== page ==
Yet, another object of the present invention is to provide a plurality of cooling point chambers that are shaped as ellipsoidal convexities along the inner periphery of the tubing.
Yet still another object of the present invention to provide a plurality of cooling point chambers, whose enlargements increase the diameter of the tubing, to decrease the temperature of the mercury vapor where the mercury vapor condenses and is deposited in said respective cooling point.
It is a final object of the present invention to provide a plurality of cooling point chambers having a plurality of enlargements along the length of the tubing; said cooling point chambers being of any arbitrary, generalized geometrical shape whose function is to decrease the temperature of the mercury vapor so that the mercury vapor condenses and is deposited in said respective cooling point.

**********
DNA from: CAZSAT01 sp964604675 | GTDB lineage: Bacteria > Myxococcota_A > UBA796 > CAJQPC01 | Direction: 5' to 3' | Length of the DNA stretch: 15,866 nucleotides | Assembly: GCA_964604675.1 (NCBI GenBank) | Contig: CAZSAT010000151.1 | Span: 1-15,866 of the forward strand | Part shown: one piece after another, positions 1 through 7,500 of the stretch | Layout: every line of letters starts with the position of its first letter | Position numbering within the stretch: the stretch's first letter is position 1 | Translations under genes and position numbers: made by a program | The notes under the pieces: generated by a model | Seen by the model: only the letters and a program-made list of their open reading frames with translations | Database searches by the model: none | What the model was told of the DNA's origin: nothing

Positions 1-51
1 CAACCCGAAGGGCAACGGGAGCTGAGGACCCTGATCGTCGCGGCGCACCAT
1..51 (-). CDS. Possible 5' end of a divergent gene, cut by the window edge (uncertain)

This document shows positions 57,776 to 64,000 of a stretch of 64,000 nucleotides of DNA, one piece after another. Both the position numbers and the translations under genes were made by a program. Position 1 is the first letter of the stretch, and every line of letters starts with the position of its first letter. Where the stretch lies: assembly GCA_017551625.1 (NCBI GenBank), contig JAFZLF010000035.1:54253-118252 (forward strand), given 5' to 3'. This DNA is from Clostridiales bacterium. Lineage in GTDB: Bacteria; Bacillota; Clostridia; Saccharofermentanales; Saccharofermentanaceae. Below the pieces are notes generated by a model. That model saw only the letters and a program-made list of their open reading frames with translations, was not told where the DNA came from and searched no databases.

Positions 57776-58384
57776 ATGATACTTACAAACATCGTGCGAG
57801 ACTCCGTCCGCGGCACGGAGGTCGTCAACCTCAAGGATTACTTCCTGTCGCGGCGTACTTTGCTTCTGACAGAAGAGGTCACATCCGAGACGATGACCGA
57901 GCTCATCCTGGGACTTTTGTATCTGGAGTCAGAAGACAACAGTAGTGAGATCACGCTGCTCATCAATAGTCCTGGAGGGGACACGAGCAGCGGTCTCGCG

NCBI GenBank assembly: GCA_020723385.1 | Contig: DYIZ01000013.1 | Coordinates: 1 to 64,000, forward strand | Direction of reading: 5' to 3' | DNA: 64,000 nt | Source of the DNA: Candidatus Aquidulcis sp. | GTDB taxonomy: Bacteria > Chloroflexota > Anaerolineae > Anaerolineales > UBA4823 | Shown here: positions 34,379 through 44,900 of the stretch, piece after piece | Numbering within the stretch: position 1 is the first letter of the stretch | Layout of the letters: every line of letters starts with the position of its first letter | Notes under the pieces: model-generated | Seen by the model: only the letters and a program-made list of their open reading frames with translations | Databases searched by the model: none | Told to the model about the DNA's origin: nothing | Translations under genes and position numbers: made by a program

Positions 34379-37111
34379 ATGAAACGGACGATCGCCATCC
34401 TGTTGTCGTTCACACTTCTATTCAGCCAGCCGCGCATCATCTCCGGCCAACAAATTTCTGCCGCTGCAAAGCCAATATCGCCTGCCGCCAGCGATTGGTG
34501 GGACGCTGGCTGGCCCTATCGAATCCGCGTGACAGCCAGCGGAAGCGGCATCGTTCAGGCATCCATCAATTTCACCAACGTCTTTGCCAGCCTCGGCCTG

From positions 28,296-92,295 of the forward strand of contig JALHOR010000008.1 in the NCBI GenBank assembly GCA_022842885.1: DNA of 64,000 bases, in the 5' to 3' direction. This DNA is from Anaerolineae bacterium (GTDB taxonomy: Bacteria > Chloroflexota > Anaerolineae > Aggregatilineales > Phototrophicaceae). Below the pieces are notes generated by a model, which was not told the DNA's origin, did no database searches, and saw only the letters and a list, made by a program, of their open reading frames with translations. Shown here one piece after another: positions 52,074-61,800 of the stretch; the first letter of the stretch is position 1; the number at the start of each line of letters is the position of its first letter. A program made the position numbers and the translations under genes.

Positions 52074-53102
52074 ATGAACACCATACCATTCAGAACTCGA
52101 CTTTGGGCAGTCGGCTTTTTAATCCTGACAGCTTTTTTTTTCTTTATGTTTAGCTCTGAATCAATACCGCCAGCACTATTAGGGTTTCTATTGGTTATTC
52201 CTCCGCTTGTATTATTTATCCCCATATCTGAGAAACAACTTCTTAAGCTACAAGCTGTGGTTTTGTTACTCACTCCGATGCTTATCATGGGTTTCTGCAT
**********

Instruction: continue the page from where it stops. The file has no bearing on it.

These and other objects, features, and advantages of the present invention will become apparent from reading the following detailed description, the accompanying drawings, and the appended claims.
It has been demonstrated experimentally that by positioning a cold chamber at the apex of a spring wound compact fluorescent lamp, whose cross-section is shaped ellipsoidal where the major axis of the ellipsoid is in a vertical position, being the highest point and ovately upright, and when operated in a vertical burn position, a 23-watt lamp typically provides a luminous output ranging from 1600 to 1650 lumens.
However, when the same lamp is positioned in the horizontal plane, where it is radially orthogonal to the vertical axis, the luminous output decreases to only 1350 to 1400 lumens, and has a shorter life expectancy than when operated in the upright position.